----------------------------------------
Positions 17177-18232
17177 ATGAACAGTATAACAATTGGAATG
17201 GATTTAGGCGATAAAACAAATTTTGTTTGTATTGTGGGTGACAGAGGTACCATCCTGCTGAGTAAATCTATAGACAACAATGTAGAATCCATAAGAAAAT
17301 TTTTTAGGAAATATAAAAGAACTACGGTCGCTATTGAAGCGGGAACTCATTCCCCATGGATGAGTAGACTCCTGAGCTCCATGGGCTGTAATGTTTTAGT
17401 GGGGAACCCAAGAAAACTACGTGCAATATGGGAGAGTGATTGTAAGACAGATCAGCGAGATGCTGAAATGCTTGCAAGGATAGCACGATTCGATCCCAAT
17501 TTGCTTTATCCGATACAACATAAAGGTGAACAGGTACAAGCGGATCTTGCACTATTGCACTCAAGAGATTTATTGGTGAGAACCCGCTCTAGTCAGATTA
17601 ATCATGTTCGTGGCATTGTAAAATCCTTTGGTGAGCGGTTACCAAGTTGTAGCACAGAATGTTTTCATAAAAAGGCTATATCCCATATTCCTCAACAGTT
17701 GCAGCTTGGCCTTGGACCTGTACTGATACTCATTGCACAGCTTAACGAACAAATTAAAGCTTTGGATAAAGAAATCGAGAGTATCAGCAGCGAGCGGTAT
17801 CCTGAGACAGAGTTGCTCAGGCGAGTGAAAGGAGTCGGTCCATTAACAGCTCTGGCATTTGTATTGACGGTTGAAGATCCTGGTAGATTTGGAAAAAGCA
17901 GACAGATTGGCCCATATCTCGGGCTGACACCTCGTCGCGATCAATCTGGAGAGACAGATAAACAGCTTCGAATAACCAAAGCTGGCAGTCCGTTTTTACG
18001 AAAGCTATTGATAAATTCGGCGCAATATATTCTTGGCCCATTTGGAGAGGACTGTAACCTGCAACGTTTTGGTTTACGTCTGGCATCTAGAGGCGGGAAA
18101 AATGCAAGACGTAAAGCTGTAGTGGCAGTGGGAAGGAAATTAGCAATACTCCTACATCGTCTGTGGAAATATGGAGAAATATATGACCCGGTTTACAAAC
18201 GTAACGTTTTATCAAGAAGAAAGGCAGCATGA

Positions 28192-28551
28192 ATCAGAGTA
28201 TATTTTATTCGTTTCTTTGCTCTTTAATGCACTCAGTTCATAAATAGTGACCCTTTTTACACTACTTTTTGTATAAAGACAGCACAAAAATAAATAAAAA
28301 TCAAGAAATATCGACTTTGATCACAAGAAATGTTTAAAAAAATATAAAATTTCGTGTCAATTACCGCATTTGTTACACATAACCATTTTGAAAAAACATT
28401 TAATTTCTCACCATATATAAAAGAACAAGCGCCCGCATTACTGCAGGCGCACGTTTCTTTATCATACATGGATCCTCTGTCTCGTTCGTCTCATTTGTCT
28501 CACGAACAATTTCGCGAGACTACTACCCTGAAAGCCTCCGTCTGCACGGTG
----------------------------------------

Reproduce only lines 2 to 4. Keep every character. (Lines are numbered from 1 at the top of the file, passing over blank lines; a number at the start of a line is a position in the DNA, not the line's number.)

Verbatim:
17177 ATGAACAGTATAACAATTGGAATG
17201 GATTTAGGCGATAAAACAAATTTTGTTTGTATTGTGGGTGACAGAGGTACCATCCTGCTGAGTAAATCTATAGACAACAATGTAGAATCCATAAGAAAAT
17301 TTTTTAGGAAATATAAAAGAACTACGGTCGCTATTGAAGCGGGAACTCATTCCCCATGGATGAGTAGACTCCTGAGCTCCATGGGCTGTAATGTTTTAGT